By Terry Corbell
The Biz Coach
How You Can Eliminate Destructive Conflict for Better Teamwork
For better employee-team decision-making and higher performance, it’s true that constructive conflict works. Usually, the best ideas evolve when ideas are discussed and debated.
But when employees fail to exercise self control and their egos get in the way, emotions flare and cliques are formed in the workplace. That’s destructive conflict. So the key is for team members to understand their patterns of thought that lead to destructive results.
It’s also important to understand when colleagues engage in destructive conflict they’re lacking one important element – trust.
The goal should be for team members to reach a common vision with mutual accountability – by developing trust – achieved by sharing feelings and information for a consensus.
It’s a myth to think it’s best to avoid disagreements. There are risks in avoiding disagreements.
How people communicate can be damaging, too. Parties can diplomatically choose to disagree.
It helps to have a hierarchy – a leader – to facilitate discussions in order to stay focused on the group’s objective. (See: Strategies for Productive Meetings to Improve Your Company’s Performance)
Otherwise, you can expect these harmful results: Poor decisions and chaos en route to completing projects. Such projects never conclude on time.
How to argue effectively?
Use the right skills:
- Control your thought process. Don’t react – respond. Think about what to say before you say it. If you disagree, make certain you’re not in a capricious mood. Ask yourself: “Why would my talented co-workers feel the way they do.”
- Look for your co-workers’ good points. Give your co-workers a meaningful compliment or two. Make sure the persons know they have your respect.
- Focus on the facts. Keep the focus on principles – not personalities. Don’t insult the person by raising your voice and pointing your finger coupled with accusatory, judgmental and insulting words.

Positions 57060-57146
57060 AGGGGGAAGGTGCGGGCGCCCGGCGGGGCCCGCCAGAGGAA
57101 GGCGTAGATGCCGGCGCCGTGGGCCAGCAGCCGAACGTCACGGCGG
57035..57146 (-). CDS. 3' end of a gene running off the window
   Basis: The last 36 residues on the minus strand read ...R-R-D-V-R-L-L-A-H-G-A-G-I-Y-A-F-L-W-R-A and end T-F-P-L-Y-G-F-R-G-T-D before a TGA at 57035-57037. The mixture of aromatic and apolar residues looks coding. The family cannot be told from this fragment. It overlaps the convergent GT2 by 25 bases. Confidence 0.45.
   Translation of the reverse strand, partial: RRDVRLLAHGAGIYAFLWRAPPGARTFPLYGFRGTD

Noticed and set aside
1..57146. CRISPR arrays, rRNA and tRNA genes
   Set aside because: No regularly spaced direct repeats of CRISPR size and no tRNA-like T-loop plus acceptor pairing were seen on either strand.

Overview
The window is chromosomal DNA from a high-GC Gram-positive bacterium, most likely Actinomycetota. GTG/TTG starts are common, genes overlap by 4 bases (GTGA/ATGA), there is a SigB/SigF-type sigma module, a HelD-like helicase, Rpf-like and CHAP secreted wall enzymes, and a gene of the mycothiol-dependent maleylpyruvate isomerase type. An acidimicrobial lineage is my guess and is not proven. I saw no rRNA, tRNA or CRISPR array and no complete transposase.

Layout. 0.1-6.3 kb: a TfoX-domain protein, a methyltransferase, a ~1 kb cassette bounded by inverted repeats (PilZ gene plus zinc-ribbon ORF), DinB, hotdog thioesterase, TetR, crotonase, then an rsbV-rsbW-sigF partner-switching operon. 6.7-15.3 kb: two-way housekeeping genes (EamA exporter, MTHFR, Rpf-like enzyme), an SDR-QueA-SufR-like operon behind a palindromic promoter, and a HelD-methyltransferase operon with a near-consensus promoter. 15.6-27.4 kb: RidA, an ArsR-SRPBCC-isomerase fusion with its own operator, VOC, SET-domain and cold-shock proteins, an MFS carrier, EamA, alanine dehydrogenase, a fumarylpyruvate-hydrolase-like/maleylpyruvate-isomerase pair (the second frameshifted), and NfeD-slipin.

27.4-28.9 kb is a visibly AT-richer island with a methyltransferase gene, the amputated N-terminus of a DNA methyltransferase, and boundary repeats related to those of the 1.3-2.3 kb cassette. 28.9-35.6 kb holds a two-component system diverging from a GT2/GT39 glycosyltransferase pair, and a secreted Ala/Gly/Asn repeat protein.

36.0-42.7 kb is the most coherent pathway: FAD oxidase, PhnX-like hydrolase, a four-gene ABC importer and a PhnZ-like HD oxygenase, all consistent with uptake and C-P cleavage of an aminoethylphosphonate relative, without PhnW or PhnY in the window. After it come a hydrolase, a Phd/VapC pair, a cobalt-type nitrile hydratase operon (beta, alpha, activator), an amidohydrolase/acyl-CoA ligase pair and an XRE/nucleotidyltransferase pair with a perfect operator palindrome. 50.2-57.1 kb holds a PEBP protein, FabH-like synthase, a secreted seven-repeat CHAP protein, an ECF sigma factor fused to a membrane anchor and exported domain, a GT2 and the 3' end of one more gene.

- Be honest with a caveat. Explain your position directly but not bluntly. But avoid condemning, inflammatory language. Don’t speak with finality – as though you’re the only person in the room with a valid opinion.
- Encourage a dialogue. Even if the persons have commented before you, request a response to your sharing.
In disagreements, remember that you have a common welfare to promote with your team members – avoid destructive conflict for more harmony and high productivity.
From the Coach’s Corner, additional workplace reading:
- 9 Dos and Don’ts for Best Decision-making
- Workplace Bullies May Hurt Retention of All Employees, Not Just Victims
- 6 Tips for Baby Boomers to Cope with a Younger Boss
- Four Tips to Motivate Employees When You’re Facing Adversity
“The achievements of an organization are the results of the combined effort of each individual.”
Author Terry Corbell has written innumerable online business-enhancement articles, and is a business-performance consultant and profit professional. Click here to see his management services. For a complimentary chat about your business situation or to schedule him as a speaker, consultant or author, please contact Terry.